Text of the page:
The process of oxidation in the human body damages cell membranes and other structures, including cellular proteins, lipids and DNA. When oxygen is metabolised, it creates unstable molecules called ‘free radicals’, which steal electrons from other molecules, causing damage to DNA and other cells.
The body can cope with some free radicals and needs them to function effectively. However, the damage caused by an overload of free radicals over time may become irreversible and lead to certain diseases, including heart disease, liver disease and some cancers (such as oral, oesophageal, stomach and bowel cancers). Oxidation can be accelerated by stress, cigarette smoking, alcohol, sunlight, pollution and other factors.
Antioxidants and free radicals
Antioxidants are found in certain foods and may prevent some of the damage caused by free radicals by neutralising them. These include the nutrient antioxidants, vitamins A, C and E, and the minerals copper, zinc and selenium.
Other dietary food compounds, such as the phytochemicals in plants, are believed to have greater antioxidant effects than vitamins or minerals. These are called the non-nutrient antioxidants and include phytochemicals, such as lycopenes in tomatoes and anthocyanins found in cranberries.
The effect of free radicals
Some conditions caused by free radicals include:
- deterioration of the eye lens, which contributes to blindness
- inflammation of the joints (arthritis)
- damage to nerve cells in the brain, which contributes to conditions such as Parkinson’s or Alzheimer’s disease
- acceleration of the ageing process
- increased risk of coronary heart disease, since free radicals encourage low-density lipoprotein (LDL) cholesterol to stick to artery walls
- certain cancers, triggered by damaged cell DNA.
A diet high in antioxidants may reduce the risk of many diseases, including heart disease and certain cancers. Antioxidants scavenge free radicals from the body cells, and prevent or reduce the damage caused by oxidation.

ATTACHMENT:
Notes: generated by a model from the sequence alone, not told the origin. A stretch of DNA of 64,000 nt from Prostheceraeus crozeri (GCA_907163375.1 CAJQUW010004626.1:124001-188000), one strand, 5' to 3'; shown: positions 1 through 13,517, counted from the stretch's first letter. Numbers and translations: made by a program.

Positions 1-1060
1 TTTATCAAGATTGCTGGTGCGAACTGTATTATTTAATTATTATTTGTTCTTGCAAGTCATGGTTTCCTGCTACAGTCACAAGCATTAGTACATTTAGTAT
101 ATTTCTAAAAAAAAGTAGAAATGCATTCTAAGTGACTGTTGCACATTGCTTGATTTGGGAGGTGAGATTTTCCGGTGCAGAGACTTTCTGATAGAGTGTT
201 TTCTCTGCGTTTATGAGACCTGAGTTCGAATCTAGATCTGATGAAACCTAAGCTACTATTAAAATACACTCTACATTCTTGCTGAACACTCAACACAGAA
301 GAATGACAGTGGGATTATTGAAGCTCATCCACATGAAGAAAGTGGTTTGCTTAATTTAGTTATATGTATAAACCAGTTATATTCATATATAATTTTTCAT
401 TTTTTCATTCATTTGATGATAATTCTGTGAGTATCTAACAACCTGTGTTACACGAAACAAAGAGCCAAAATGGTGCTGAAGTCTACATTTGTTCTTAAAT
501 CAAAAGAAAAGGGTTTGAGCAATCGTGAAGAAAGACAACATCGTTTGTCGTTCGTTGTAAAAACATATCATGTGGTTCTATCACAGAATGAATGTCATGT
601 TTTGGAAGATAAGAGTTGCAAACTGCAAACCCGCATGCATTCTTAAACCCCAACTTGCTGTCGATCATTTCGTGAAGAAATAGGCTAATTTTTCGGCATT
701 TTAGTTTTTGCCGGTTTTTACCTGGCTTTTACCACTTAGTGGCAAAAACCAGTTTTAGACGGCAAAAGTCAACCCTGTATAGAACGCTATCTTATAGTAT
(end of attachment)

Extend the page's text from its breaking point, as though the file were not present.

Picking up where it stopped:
The protective effect of antioxidants continues to be studied around the world. For instance, men who eat plenty of the antioxidant lycopene (found in tomatoes) may be less likely than other men to develop prostate cancer. Lutein, found in spinach and corn, has been linked to a lower incidence of eye lens degeneration and associated blindness in the elderly. Flavonoids, such as the tea catechins found in green tea, are believed to contribute to the low rates of heart disease in Japan.
Sources of antioxidants
Plant foods are rich sources of antioxidants. They are most abundant in fruits and vegetables, as well as other foods including nuts, wholegrains and some meats, poultry and fish.
Good sources of specific antioxidants include:
- allium sulphur compounds – leeks, onions and garlic
- anthocyanins – eggplant, grapes and berries
- beta-carotene – pumpkin, mangoes, apricots, carrots, spinach and parsley
- catechins – red wine and tea
- copper – seafood, lean meat, milk and nuts
- cryptoxanthins – red capsicum, pumpkin and mangoes
- flavonoids – tea, green tea, citrus fruits, red wine, onion and apples
- indoles – cruciferous vegetables such as broccoli, cabbage and cauliflower